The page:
In the last 7 days, the weather has delivered Fairytale of New York festive vibes with freezing temperatures, "wind that blows through you", sparkling frosts and ice.  I've yet to decorate the house for Christmas, but have consumed a couple of Irish coffees and the odd pint of Guinness in Shane's honour - and to keep out the cold.

And, just as night follows day, as soon the temperature rises, in rolls the mist and rain.  I prefer the former, as captured here, just beyond the garden gate.

So, I've very much been focusing on work recently; forever trying to challenge and push myself in different directions.  I have a couple of exciting projects lined up for 2024 and have been framing some prints to offer for sale in a couple of local small businesses - Archie's Attic, a popular cafe in Enville and Eco Maniax, a plastic free shop in Stourbridge.  

But right now, December is a time to assemble and celebrate the people in our lives and I intend to do just that.  Cheers!


  1. wonderful post - and wonderful tribute to shane macgowan!!
    why wanting a long life that is hollow and plain - if one can have a short one full of love, art, poetry and friends! and not drinking does not make a good person.....
    thanx for the tagging!!
    your experience at the Joe Rooney event sounds like great fun - and how fab that you found new clients there.
    the fairground photos belong in a fat coffee table book - gorgeous work! and i love your frosty & misty nature shots too.....
    stay warm & dry and cheeeers*****

    1. Thank you Beate and I totally agree with your comment about a life full of love, art, poetry and friends!
      I really appreciate your kind words about the fairground portraits too. A coffee table book would be the dream!
      Wishing you warmth and festive cheer. xxx

  2. What a lovely post, and a wonderful tribute to the inimitable Shane MacGowan. A Rainy Night in Soho is one my favourites of his, so those lyrics have been playing on a loop in my head ever since I learned of his passing too. Incidentally, he passed away on my late Mum's birthday, making that date doubly poignant.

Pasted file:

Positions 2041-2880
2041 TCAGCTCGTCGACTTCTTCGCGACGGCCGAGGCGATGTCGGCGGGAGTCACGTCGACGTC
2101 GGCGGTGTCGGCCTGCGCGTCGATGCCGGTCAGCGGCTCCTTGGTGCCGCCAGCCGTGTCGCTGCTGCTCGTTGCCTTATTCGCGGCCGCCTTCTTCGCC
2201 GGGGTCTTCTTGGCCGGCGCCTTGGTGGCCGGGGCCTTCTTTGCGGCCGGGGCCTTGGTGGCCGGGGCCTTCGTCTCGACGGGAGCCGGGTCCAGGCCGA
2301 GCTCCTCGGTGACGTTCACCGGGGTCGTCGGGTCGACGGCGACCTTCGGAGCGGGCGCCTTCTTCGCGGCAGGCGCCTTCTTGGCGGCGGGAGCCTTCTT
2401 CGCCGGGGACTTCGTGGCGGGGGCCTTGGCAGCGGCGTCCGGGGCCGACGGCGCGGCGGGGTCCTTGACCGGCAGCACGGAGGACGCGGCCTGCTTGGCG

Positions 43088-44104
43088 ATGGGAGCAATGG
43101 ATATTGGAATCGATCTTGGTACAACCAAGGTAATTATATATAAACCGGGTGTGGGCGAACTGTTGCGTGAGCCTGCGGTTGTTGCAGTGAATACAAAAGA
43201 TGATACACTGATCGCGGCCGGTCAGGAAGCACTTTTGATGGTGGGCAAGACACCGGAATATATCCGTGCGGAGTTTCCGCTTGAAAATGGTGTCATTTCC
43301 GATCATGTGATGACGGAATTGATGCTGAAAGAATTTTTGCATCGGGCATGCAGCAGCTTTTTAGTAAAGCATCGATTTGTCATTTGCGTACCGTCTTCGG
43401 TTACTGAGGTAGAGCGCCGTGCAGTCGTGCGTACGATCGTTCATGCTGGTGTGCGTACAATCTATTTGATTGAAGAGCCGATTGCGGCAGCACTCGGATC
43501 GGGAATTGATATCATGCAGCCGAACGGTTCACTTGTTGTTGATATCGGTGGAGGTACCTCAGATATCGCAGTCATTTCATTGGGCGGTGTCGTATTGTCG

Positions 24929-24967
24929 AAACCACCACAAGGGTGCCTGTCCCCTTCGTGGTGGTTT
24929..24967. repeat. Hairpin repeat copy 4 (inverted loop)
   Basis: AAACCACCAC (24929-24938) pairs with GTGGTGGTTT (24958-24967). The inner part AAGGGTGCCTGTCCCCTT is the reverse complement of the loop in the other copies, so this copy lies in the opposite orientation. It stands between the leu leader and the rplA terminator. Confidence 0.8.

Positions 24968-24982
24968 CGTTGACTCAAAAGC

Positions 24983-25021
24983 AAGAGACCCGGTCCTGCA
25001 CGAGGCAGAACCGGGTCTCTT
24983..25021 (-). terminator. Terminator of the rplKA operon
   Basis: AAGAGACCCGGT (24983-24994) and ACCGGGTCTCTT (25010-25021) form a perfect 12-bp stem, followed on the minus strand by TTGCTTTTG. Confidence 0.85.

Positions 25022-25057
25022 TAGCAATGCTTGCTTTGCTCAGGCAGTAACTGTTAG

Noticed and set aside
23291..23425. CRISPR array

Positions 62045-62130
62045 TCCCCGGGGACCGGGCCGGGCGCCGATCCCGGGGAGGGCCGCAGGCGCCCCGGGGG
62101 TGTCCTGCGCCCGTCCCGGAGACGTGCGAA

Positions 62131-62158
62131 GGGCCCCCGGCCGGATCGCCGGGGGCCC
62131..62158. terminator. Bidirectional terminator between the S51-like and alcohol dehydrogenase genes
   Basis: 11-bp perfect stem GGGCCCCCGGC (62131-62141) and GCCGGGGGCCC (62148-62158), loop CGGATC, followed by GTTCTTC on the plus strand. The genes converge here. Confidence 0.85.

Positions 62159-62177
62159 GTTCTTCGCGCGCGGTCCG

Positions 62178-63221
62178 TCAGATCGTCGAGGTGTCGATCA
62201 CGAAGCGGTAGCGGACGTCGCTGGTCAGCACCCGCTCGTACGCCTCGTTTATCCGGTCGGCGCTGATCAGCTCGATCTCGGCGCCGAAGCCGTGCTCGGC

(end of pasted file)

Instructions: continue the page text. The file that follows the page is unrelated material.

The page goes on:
Although I never watched Father Ted, I was aware of the series. What a stroke of luck that you won Father Damo's whistle (still chuckling about The Old Grey Whistle Theft!).
    Brilliant photos as always, Claire. Those black and white portraits are really striking and your frosty and foggy photos are very atmospheric, catching the mood of the season perfectly! xxx

    1. Thanks Ann. Oh, I can imagine you shed a few tears then. Very sad. Hugs to you.
      Taking photos definitely helps adjust to the change in seasons. xxx

  3. Although I saw The Pogues play in the 1980s I must have been drunk 'cos all I can remember about the gig was Kirsty McColl climbing out of a wardrobe and duetting with SM for A Fairytale in New York.
    I was part of an audience with Julian Cope a few years back, he described himself as a "Rock and Roll underachiever", not giving a toss about making it big, just remaining true to who he is and living each day at a time. i was nodding all the way through as they are words that could have described my life. I'm sure Shane McGowan felt the same way.
    I loved your challenge of chatting to people and taking their photos, I really get a sense of who they are in these fantastic photos. Well done on getting commissions with those two local businesses, great stuff!
    I have never watched Father Ted! xxx

    1. Thanks Vix! Yes, I think SM was a true artist and a real rarity.
      It's surprising how people are initially wary, but quickly warm to the idea of being photographed. :-D
      You need to watch Father Ted. It's so good, trust me! xxx

  4. My husband Logan and I are both huge fans of Shane McGowan, and spent a weekend listening to the Pogues and the Popes. "Fairytale of New York" is such a glorious song!

    How cool that you got to participate in that show! I always dread being noticed at one of those things...

    Your photos are amazing, thank you for sharing them with us!

    1. You both clearly have great taste in music! His voice was unique.
      I think I'm getting braver the older I get. I would have been mortified 10 years ago. I just embraced the whole experience this time!
      Thanks for the photo love. Glad you liked them. x

  5. What a lovely post Claire. Very sad news of Shane Macgowan - a true poet. Your Father Ted night out sounds like such a hoot! Well done on the walk, sandwich making (what variety?) and being the overall winner. A very well deserved whistle! :) :) :) Love the out & about black and white shots xXx

    1. Thanks Lulu! I fashioned my sandwich into the shape of a woman's bosom after Joe's talk of teenage angst in rural Ireland. I later realised that he might have preferred one in the shape of an aeroplane (as per the episode where Ted climbs out of the plane to fix the engine). Oh well, he seemed to appreciate the gesture. :-D